This is probably your best best for the broadest possible compatibility because it will work in every single browser, not just those that support the <picture> element. The reason for this is that browsers that don’t support <picture> will just display whatever source is specified in the <img> tag. If you need full<picture> support, you can always drop in Scott Jehl’s super-slick Picturefill script.

Using WebP Images in CSS

The picture gets more complicated when you need to use WebP images in CSS. Unlike the <picture> element in HTML which falls back gracefully to the <img> element in all browsers, CSS doesn’t provide a built-in solution for fallback images that’s optimal. Solutions such as multiple backgrounds end up downloading both resources in some cases, which is a big optimization no no. The solution lies in feature detection.

Modernizr is a well-known feature detection library that detects available features in browsers. WebP support just so happens to be one of those detections. Even better, you can do a custom Modernizr build with only WebP detection at, which allows you to detect WebP support with very low overhead.

When you add this custom build to your website via the <script> tag, it will automatically add one of two classes to the <html> element:

  1. The webp class is added when the browser supports WebP.
  2. The no-webp class is added when the browser doesn’t support WebP.

With these classes, you’ll be able to use CSS to load background images according to a browser’s capability by targeting the class on the <html> tag:

.no-webp .elementWithBackgroundImage{
background-image: url("image.jpg");
.webp .elementWithBackgroundImage{
background-image: url("image.webp");

That’s it. Browsers that can use WebP will get WebP. Those that can’t will just fall back to supported image types. It’s a win-win! Except…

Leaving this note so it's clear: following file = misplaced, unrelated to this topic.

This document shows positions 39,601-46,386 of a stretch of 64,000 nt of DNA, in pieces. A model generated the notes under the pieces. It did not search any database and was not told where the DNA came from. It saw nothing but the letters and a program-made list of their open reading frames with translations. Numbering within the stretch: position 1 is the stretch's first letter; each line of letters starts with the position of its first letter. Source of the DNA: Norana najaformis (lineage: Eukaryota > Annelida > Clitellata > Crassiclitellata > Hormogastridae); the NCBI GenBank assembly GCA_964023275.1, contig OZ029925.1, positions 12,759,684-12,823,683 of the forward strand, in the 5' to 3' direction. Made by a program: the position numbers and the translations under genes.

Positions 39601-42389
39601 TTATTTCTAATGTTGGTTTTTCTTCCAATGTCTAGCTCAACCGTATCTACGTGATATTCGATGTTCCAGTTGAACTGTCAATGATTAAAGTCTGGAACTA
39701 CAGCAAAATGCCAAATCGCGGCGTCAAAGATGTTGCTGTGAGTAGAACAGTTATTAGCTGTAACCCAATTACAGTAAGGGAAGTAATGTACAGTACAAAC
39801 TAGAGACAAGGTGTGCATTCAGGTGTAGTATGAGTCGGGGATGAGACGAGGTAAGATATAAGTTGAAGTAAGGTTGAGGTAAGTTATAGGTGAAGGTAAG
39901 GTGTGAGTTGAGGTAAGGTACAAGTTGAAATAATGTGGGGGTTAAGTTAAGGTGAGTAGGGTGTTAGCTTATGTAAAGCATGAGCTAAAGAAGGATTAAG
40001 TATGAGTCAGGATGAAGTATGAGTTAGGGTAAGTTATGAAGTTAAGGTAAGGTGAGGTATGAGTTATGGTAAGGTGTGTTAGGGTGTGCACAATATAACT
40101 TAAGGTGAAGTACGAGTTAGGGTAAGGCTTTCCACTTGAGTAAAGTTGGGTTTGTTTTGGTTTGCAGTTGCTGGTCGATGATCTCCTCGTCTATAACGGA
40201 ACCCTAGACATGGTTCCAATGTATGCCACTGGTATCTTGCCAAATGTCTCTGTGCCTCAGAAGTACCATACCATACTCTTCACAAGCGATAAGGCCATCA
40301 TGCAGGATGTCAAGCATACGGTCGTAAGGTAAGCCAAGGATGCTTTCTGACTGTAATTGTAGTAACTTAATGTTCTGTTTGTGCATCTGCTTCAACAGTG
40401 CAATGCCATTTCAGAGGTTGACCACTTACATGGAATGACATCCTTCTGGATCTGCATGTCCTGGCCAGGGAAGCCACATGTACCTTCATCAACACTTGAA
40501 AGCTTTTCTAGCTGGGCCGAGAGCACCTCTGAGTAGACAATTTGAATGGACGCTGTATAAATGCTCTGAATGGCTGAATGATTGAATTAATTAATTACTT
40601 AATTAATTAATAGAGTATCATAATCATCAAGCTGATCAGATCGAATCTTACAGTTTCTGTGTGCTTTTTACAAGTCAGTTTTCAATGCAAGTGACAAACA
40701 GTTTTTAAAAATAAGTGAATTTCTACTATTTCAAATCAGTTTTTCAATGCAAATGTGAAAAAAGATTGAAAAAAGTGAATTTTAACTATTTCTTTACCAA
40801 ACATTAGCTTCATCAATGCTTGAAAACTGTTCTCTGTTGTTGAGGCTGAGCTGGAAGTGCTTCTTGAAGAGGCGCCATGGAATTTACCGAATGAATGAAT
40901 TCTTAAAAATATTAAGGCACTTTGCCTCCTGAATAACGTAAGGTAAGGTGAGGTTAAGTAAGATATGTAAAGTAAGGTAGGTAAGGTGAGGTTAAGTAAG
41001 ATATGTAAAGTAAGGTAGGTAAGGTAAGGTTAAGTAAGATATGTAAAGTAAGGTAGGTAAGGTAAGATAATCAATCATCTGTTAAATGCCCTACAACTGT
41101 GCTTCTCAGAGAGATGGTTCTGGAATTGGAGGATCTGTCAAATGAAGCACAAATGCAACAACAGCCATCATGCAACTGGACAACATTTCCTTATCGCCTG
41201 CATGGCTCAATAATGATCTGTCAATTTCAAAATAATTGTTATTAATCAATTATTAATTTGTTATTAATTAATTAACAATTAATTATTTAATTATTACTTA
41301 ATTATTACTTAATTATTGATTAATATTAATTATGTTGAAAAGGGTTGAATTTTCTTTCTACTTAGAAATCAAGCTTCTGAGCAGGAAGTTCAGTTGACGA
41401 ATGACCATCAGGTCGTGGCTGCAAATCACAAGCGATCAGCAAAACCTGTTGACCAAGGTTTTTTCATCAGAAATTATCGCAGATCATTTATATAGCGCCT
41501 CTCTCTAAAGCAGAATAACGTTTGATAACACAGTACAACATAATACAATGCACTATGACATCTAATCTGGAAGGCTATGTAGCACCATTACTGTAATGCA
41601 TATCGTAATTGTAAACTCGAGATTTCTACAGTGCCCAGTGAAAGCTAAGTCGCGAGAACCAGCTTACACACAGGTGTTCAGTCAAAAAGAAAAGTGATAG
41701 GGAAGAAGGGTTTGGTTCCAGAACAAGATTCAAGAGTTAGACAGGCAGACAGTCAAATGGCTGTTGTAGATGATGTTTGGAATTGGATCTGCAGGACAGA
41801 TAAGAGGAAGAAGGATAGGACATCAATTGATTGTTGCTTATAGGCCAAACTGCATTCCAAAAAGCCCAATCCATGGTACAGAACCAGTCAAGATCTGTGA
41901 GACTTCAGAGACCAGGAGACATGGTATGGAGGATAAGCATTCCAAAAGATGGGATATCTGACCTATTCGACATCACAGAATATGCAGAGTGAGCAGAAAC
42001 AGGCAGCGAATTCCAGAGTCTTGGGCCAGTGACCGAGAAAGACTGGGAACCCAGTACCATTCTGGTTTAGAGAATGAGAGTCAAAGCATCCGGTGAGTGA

What About Users with JavaScript Disabled?

If you’re depending on Modernizr, you have to think about users with JavaScript disabled. Sorry, but it’s way things are.

You can’t escape it.

Yeah, that’s how most developers feel about it, but the user who has JavaScript disabled is someone you do have to think about. It’s more of a potential issue than you might think it is, so if you’re going to use feature detection that can leave some of your users in the dark, you’ll need to test with JavaScript disabled. With the feature detection classes used above, JavaScript-less browsers won’t even show a background image. This is because the disabled script never gets to add the detection classes to the <html> element.

To get around this, we’ll start by adding a class of no-js to the <html> tag:

<html class="no-js">

We’ll then write a small piece of inline script that we’ll place before any <link> or <script> tags:


This will remove the no-js class on the <html> element when parsed.

So what good does this do us? When JavaScript is disabled, this small script never runs, so the no-js class will stay on the element. This means we can can add another rule to provide an image type that has the widest support:

.no-js .elementWithBackgroundImage{
background-image: url("image.jpg");

This does everything we need. If JavaScript is running, the small inline script is run and removes the no-js class before the CSS is parsed, so the JPEG is never downloaded in a WebP-capable browser. If JavaScript is indeed turned off, then the class is not removed and the more compatible image format is used.

Now that we’ve done all of this, these are the use cases we can expect:

  1. Those who can use WebP will get WebP.
  2. Those who can’t use WebP will get PNG or JPEG images.
  3. Those with JavaScript turned off will get PNG or JPEG images.

Now you can lean back in your chair and tell this to yourself:

In Closing

WebP is a versatile image format that we can serve in place of PNG and JPEG images — if it’s supported. It can yield a substantial reduction in the size of images on your website, and as we know, anything that results in transferring less data lowers page load time.

Are there cons? A couple. The biggest one is that you’re maintaining two sets of images to achieve the best possible support, which may not be possible for your website if there’s a huge set of imagery that you need to convert over to WebP. Another is that you’ll have to manage a bit of JavaScript if you need to use WebP images in CSS.

The takeaway is that the relatively low effort is worth the savings you’ll realize, savings that will improve the user experience of your website by allowing it to load faster. Users browsing via mobile networks will benefit especially. Now go forward and WebP to your heart’s content!

Q: What’s within? A: Unstoppable techniques!

If you want more tips for making your websites faster, check out my book Web Optimization in Action, which is available through Manning Publications’ Early Access Program. This means you get to read the book as I write it, and better yet, you can provide valuable feedback! Chapter 1 is free, so why not give it a look?